# Aligning numbers in tables

just wanted to create a table, that looks something like the following

First and second row are no problem at all, but the third row is difficult. I can't achieve this special alignment.

-
You could use \phantom{1} to create an invisible digit 1. –  Ian Thompson Apr 21 '14 at 14:22
Thank you; elegant and sufficient for this single line. –  TechPharmacist Apr 21 '14 at 14:26
Welcome to TeX.SX, by the way. –  Ian Thompson Apr 21 '14 at 14:27

I guess the semi-tricky thing about the table is that whereas the columns' contents are all left-aligned, the numbers are -- depending on point of view -- either right-aligned or aligned on their decimal points/commas.

To achieve the desired look, you could use

• the tabularx package and a modified form of its X column type to generate left-aligned entries while automatically breaking lines in the table's header, and

• "phantoms" to insert whitespace where needed. Since three instances of such a need occur just on the third line, it's handy to create a shortcut macro for this task, e.g., to set \newcommand\ph{$\phantom{1}$}.

\documentclass{article}
\usepackage{booktabs,tabularx}
\newcolumntype{Y}{>{\raggedright\arraybackslash}X}
\newcommand\ph{$\phantom{1}$} % a handy shortcut
\usepackage[utf8]{inputenc}
\usepackage[T1]{fontenc}
\usepackage{newtxtext,newtxmath} % looks like the font is use is "Times Roman"
\begin{document}
\noindent
\begin{tabularx}{0.6\textwidth}{@{} YYY @{}}
\toprule
\textbf{Wellenlänge} & \textbf{Spezifische Absorption} & \textbf{Maximale Abweichung}\\
\textbf{(nm)} & $\mathbf{A}^{1\,\%}_{1\,\text{cm}}$\\
\midrule
235 &   124,5   &   122,9 --   126,2 \\
257 &   144,5   &   142,8 --   146,2 \\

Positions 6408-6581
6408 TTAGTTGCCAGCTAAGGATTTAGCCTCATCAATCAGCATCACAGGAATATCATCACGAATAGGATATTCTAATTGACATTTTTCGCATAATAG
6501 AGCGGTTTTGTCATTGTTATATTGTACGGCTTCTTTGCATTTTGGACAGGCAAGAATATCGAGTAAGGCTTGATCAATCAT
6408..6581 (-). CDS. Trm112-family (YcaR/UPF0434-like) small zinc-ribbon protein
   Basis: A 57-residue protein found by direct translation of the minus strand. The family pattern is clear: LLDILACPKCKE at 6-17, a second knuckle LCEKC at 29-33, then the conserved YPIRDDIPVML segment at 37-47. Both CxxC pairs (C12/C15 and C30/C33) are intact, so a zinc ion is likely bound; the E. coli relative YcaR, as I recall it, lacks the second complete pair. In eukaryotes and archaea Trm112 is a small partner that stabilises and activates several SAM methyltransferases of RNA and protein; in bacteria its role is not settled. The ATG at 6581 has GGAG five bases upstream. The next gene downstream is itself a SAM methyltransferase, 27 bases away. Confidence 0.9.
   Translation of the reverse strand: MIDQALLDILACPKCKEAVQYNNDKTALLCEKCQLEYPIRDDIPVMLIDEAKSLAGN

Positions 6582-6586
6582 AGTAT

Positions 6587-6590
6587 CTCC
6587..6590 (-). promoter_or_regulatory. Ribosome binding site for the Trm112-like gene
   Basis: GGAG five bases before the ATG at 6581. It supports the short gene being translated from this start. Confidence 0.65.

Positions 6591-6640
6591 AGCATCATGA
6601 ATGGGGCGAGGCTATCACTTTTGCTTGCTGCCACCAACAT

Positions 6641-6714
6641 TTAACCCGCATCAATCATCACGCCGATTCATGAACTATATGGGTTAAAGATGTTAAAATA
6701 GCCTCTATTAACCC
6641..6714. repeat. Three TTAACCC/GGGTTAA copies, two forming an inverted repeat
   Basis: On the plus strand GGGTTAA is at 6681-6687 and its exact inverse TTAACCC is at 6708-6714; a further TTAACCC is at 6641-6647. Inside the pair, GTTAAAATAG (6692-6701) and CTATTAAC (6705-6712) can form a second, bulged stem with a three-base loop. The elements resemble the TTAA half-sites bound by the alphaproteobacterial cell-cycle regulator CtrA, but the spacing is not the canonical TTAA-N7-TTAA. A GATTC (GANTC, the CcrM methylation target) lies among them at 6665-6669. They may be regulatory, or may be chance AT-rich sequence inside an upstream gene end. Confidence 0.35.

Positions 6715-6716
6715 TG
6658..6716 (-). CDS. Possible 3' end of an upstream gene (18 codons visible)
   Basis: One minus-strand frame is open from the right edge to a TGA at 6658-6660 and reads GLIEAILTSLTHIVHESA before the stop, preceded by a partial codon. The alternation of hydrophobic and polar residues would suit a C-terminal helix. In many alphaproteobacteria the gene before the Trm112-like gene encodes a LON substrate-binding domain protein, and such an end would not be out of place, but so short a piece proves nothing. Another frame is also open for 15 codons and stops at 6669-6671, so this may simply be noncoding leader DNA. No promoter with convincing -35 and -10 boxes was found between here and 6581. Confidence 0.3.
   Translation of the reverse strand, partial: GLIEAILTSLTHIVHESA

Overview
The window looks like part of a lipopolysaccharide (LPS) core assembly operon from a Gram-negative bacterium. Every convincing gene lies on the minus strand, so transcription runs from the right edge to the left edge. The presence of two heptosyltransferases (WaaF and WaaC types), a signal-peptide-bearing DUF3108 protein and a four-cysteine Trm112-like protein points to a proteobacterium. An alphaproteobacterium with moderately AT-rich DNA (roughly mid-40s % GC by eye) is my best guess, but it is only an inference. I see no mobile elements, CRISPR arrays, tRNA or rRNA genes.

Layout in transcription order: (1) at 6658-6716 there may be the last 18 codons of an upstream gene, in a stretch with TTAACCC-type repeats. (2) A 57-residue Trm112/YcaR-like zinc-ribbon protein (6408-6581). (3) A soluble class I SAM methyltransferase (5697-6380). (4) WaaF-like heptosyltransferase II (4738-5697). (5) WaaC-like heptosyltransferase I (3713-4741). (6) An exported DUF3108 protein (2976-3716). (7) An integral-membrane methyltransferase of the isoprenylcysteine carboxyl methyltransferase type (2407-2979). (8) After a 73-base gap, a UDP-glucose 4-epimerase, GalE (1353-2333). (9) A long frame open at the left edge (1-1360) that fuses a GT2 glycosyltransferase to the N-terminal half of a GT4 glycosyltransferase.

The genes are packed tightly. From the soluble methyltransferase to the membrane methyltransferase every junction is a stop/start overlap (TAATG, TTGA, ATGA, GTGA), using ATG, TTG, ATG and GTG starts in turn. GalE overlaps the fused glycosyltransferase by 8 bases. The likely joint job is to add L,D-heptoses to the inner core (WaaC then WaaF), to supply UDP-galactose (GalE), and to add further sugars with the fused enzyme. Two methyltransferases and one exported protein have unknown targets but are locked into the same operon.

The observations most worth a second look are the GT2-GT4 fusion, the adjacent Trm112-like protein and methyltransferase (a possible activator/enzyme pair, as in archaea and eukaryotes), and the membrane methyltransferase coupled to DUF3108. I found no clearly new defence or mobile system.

313 & \ph48,6   & \ph47,0 -- \ph50,3 \\
350 &   107,3   &   105,6 --   109,0 \\
\bottomrule
\end{tabularx}
\end{document}

-

There are some ways to get this layout, one already proposed by Ian Thompson using \phantom, also shown here or using extra columns with automatic filling of the - characters in the 3rd logical column from the screen shot.

\documentclass[12pt]{scrartcl}
\usepackage{array}

\begin{document}

\begin{center}
\begin{tabular}{lrr}
\hline
\textbf{Wellenl\"ange}  & \textbf{Spezifische}  & \multicolumn{1}{l}{\textbf{Maximale}} \tabularnewline
& \textbf{Absorption} & \multicolumn{1}{l}{\textbf{Abweichung}} \tabularnewline
\textbf{(nm) } & & \tabularnewline
\hline
235 & 124,5 & 122,9 -- 126,2 \tabularnewline
257 & 144,5 & 142,8 -- 146,2 \tabularnewline
313 & 48,6 &  \phantom{1}47,0 -- \phantom{1}50,3 \tabularnewline
350 & 107,3 & 105,6 -- 109,0 \tabularnewline
\hline
\end{tabular} \par
\end{center}

\begin{center}
\begin{tabular}{lrrl@{--}lr}

\hline
\textbf{Wellenl\"ange}  & \textbf{Spezifische}  & \multicolumn{4}{l}{\textbf{Maximale}} \tabularnewline
& \textbf{Absorption} & \multicolumn{4}{l}{\textbf{Abweichung}} \tabularnewline
\textbf{(nm) } & & \multicolumn{4}{l}{} \tabularnewline
\hline
235 & 124,5 & 122,9 &  & & 126,2 \tabularnewline
257 & 144,5 & 142,8  & & & 146,2 \tabularnewline
313 & 48,6 &  47,0 & & &  50,3 \tabularnewline
350 & 107,3 & 105,6 & & &  109,0 \tabularnewline
\hline
\end{tabular}

\end{center}

\end{document}


-
Thank you. This is helpful. –  TechPharmacist Apr 21 '14 at 16:38